Amber Rudd’s suggestion that Norway-plus could be an alternative if Theresa May’s Brexit deal is rejected has added momentum to the campaign.
But what is Norway-plus, would British MPs back it and would it truly deliver on the promises made in the Brexit referendum?
Norway Plus is a compromise that has broad appeal to the pragmatic middle. It delivers a softish Brexit with a deal that preserves membership of the Single Market and keeps the union of the UK intact. 6/— Nick Boles MP (@NickBoles) December 7, 2018
– Why is it called Norway-plus?
The idea is based on Norway’s relationship with the European Union as a member of the European Free Trade Association (Efta) and European Economic Area (EEA).
Being in the EEA after Brexit would keep the UK in the single market, meaning goods, services and people could continue to move within the bloc in the same way as before, therefore limiting the potential disruption to the British economy.
On top of that, the “plus” bit of Norway-plus would involve a customs union with the EU, which, combined with the single market elements, would avoid a hard border with Ireland.
– Who backs it?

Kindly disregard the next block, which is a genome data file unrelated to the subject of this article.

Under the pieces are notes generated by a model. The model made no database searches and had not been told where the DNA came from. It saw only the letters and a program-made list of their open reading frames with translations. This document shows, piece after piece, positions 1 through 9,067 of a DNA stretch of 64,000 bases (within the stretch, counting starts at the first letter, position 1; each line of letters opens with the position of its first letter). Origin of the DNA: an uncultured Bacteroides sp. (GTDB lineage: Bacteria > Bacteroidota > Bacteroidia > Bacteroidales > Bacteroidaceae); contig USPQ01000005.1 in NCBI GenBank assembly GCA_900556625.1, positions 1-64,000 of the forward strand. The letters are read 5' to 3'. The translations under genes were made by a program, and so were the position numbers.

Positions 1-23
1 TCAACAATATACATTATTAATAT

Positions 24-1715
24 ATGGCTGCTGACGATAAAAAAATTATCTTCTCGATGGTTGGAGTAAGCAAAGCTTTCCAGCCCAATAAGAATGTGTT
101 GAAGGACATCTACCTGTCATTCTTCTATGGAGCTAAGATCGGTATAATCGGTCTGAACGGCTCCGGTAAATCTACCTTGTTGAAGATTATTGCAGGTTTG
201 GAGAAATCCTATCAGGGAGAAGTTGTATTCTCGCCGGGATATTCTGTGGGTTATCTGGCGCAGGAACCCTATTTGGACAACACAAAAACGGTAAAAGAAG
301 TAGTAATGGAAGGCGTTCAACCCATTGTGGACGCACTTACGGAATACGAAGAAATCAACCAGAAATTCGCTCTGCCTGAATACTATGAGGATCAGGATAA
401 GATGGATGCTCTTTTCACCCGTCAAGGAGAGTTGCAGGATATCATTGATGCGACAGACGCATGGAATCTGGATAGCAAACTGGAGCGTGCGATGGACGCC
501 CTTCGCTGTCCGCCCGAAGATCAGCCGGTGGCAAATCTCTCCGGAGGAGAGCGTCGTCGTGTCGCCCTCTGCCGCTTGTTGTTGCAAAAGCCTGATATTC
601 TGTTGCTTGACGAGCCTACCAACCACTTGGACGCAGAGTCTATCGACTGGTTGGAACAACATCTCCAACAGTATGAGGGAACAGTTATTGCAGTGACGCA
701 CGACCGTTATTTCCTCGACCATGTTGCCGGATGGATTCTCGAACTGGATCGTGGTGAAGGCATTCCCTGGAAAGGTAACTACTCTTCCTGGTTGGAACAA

A cross-party group of British MPs including Tory Nick Boles and Labour’s Stephen Kinnock have pushed the idea as a way of delivering Brexit – the UK will leave the European Union – while maintaining the closest possible relationship with Brussels.
The instruction given by 52:48 referendum vote is clear: move house, but stay in same neighbourhood. To leave EU's political project, but to retain full access to a market of 500m consumers. #NorwayPlus meets those aims, introduces a safeguard on FoM & solves Irish border issue pic.twitter.com/EuKHwpsNkj— Stephen Kinnock (@SKinnock) December 6, 2018
Mr Kinnock has claimed that at least 10 of the UK's Cabinet ministers would back it if Mrs May’s deal is thrown out by MPs on December 11.
– Who opposes it?
British Leave supporters view Norway-plus as “Brexit in name only” because it keeps the UK tied to Brussels’ rules, a customs union would restrict Britain’s ability to strike trade deals around the world and there would be no end to the free movement of EU migrants to the UK.
— Steve Baker MP (@SteveBakerHW) December 8, 2018
EEA is a terrible idea for us:“Far from being a compromise, the EEA option even without the Customs Union attachment (the plus of Norway plus) is even more restrictive for the UK than the PM’s deal.”
And what’s the precedent for being in _both_ the EEA and CU? EU membership... https://t.co/JN8EzGX13V